ERASING THE EELAM VICTORY Part 19 B4
Posted on September 21st, 2021

KAMALIKA PIERIS

 (Continued from B3)

TNA has always had links with the UK government. In 2016, TNA met Baroness Anelay when she visited Sri Lanka, to seek her intervention to get rid of the army, have an international probe on war crimes and other such issues. Baroness Anelay was UK’s Minister for the Commonwealth and UN.

In 2017, Sampanthan metUK Minister of State for Asia and Pacific, Mark Field at Westminster House, Colombo.  Sampanthan repeated his call for the re-merger of the Eastern and Northern Provinces. Highlighting the role played by Great Britain in the past, Sampanthan urged further constructive engagement of the International community.

In 2018 Commonwealth Secretary-General Rt. Hon Patricia Scotland visited Sri Lanka. She met Opposition Leader at Parliament.  She praised Sampanthan for his moderation and for being an ambassador for peace.  Sampanthan said, inter alia, that the International community including the Commonwealth has an important role to play in Sri Lanka.

In 2019 Sampanthan and TNA Spokesperson M.A. Sumanthiran   met Lord Tariq Ahmad of Wimbledon when he visited Sri Lanka.  Lord Ahamad was   UK Minister of State for the Commonwealth, UN and South Asia and Prime Minister’s Special Representative on Preventing Sexual Violence in Conflict. TNA told Lord Ahamed “As Tamil People, who have our culture, own heritage and a long history, we have endeavored to resolve the national question through a reasonable and acceptable power sharing arrangement. We want a solution within a united undivided and indivisible Sri Lanka. We all want this country to prosper.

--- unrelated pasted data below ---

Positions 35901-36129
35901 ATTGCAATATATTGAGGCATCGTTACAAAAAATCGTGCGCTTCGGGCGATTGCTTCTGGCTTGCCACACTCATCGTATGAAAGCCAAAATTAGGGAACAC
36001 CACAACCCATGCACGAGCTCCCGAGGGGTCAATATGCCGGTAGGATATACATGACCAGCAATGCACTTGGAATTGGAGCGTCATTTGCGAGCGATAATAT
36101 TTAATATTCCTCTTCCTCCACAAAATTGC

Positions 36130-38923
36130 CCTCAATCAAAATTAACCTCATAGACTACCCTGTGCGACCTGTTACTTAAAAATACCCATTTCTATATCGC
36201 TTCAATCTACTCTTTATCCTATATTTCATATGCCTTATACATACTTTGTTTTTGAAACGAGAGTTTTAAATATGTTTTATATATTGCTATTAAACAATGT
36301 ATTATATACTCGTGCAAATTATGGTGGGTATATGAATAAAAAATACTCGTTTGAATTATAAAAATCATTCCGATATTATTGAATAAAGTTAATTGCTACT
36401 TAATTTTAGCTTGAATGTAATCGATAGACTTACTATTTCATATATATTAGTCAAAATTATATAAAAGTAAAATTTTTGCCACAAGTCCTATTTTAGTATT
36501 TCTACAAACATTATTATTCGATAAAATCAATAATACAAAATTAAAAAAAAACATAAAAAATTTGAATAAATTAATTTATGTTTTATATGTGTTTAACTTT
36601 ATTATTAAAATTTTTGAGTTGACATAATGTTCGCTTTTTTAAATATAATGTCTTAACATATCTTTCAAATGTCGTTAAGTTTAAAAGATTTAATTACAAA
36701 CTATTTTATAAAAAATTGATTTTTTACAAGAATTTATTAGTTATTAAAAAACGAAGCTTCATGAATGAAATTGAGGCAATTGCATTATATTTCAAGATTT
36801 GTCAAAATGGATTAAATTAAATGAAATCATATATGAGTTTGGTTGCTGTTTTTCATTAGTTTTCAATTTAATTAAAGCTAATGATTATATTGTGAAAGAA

Lord Malcolm Bruce, Member of Parliament, visited Sri Lanka in February 2020.  Sampanthan and Sumanthiran met him. TNA issued a statement which said that Sampanthan briefed MP Bruce on the history of Tamil people’s struggles ever since independence. Sampanthan highlighted the fact that the Tamil People did not demand separation until the state led land grabbing and illegal settlements took place after independence.

Lord Bruce told TNA that their demands were fair.  He had assured the TNA that the UK would work with the Sri Lankan government to reach what he called a reasonable solution to the longstanding issue. The position you have taken is extremely constructive and your demands are fair. Your rational, reasonable and peaceful approach in these matters is commendable, we will work with the Sri Lankan Government to arrive at a reasonable solution to this longstanding issue,” concluded Lord Bruce.

In February 2021 Sumanthiran had met the British High Commissioner in Colombo, to discuss the TNA proposals made to UNHRC. He had told the High Commissioner that Britain and other western countries should intervene and push Sri Lanka government to fulfill obligations on transnational justice.

A delegation from the European Parliament visited Jaffna in 2017. The delegation had come to meet government and civil society representatives to discuss progress on national reconciliation and the implementation of international conventions applicable to GSP+.

Then in 2018, a delegation from the European Parliament Committee on International Trade, including the Standing Rapporteur for South Asia, met Sampanthan in his office in Parliament. Briefing the delegation on power-sharing arrangements Sampanthan said, “We are wanting a solution within a united undivided and indivisible Sri Lanka on the basis of the dignity, self-respect and sovereignty of different people who have historically inhabited certain regions for centuries”.

Tamil people in this country are hurt and offended that they are always being treated as second-class citizens; we have been insulted and humiliated. Whenever we made political demands violence was unleashed against us, Tamil people left this country in large numbers because they couldn’t live anymore in this here. We cannot go on like this, Sampanthan told the delegation.